Support our nonpartisan, nonprofit research and insights which help leaders address societal challenges.Donate
06 Jan. 2014 | Comments (0)
In U.S. Congressional districts where life expectancy was 1 standard deviation below the mean, 2010 vote totals for physically attractive candidates were 3 percentage points higher than for unattractive candidates, on average, whereas in districts with high life expectancy, attractive candidates had no advantage, says a team led by Andrew Edward White of Arizona State University. A low life expectancy indicates a relatively high “disease threat” in a district, and an evolutionary perspective suggests that people facing disease threats show a greater preference for attractive, and thus healthy-looking, leaders.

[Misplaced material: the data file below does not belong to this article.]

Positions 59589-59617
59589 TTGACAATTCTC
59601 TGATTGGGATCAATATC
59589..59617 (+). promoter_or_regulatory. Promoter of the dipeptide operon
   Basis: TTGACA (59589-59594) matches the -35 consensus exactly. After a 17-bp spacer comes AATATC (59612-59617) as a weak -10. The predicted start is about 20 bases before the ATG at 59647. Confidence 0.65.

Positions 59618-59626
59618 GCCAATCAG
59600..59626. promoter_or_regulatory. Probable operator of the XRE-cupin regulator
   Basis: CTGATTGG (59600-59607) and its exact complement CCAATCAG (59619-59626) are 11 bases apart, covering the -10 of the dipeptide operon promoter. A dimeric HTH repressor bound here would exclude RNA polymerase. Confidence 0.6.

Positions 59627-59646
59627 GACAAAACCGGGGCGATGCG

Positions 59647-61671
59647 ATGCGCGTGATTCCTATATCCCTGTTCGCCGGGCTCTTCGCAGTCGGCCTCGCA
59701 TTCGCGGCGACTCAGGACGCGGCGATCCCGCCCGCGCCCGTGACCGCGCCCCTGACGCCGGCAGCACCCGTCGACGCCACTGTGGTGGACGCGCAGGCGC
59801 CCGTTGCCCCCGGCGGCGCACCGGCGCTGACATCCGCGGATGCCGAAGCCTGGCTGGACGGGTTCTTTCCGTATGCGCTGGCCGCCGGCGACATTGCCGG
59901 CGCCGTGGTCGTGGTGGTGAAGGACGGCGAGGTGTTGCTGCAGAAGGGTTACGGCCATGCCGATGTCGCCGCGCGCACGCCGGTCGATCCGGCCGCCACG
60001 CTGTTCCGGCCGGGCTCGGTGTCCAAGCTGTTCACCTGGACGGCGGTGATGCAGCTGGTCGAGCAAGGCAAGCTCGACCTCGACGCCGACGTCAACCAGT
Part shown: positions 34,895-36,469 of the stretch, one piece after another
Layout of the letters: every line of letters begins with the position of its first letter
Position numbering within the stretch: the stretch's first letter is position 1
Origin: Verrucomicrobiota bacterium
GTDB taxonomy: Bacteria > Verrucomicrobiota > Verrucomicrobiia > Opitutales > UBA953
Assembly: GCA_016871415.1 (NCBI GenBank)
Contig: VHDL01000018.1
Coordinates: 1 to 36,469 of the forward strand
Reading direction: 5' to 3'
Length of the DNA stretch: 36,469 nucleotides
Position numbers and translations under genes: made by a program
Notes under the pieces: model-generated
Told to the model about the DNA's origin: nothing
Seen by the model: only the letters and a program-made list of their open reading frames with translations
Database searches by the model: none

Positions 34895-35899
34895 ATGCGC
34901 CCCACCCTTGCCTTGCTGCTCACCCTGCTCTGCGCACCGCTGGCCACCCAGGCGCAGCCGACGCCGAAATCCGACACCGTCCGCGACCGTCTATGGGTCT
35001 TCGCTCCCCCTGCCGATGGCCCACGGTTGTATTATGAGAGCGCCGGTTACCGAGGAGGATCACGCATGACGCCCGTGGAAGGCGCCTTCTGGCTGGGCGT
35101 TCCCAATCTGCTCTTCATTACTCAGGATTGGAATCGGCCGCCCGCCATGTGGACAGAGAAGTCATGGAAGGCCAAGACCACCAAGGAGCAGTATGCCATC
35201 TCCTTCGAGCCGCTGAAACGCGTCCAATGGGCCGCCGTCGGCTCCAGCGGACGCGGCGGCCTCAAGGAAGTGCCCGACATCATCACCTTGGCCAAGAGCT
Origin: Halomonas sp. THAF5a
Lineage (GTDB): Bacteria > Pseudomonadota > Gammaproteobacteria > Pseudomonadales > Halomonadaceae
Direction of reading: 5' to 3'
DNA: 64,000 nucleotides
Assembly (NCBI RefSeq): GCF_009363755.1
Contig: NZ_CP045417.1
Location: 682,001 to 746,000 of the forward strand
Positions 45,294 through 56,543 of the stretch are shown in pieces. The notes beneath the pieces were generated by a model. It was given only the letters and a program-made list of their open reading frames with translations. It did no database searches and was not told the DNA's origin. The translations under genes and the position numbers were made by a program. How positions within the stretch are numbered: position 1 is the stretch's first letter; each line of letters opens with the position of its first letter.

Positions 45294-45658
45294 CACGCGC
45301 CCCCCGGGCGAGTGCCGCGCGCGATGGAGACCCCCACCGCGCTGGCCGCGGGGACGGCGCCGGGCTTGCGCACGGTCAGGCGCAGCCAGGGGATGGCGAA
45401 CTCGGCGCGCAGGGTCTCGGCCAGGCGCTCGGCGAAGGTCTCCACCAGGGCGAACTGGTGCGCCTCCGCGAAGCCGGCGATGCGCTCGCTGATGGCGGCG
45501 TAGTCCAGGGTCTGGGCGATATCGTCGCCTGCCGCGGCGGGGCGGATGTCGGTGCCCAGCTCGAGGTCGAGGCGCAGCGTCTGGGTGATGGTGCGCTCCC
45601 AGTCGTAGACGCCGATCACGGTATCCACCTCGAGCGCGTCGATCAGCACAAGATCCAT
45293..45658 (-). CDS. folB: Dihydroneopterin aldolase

This blog first appeared on Harvard Business Review on 11/25/2013.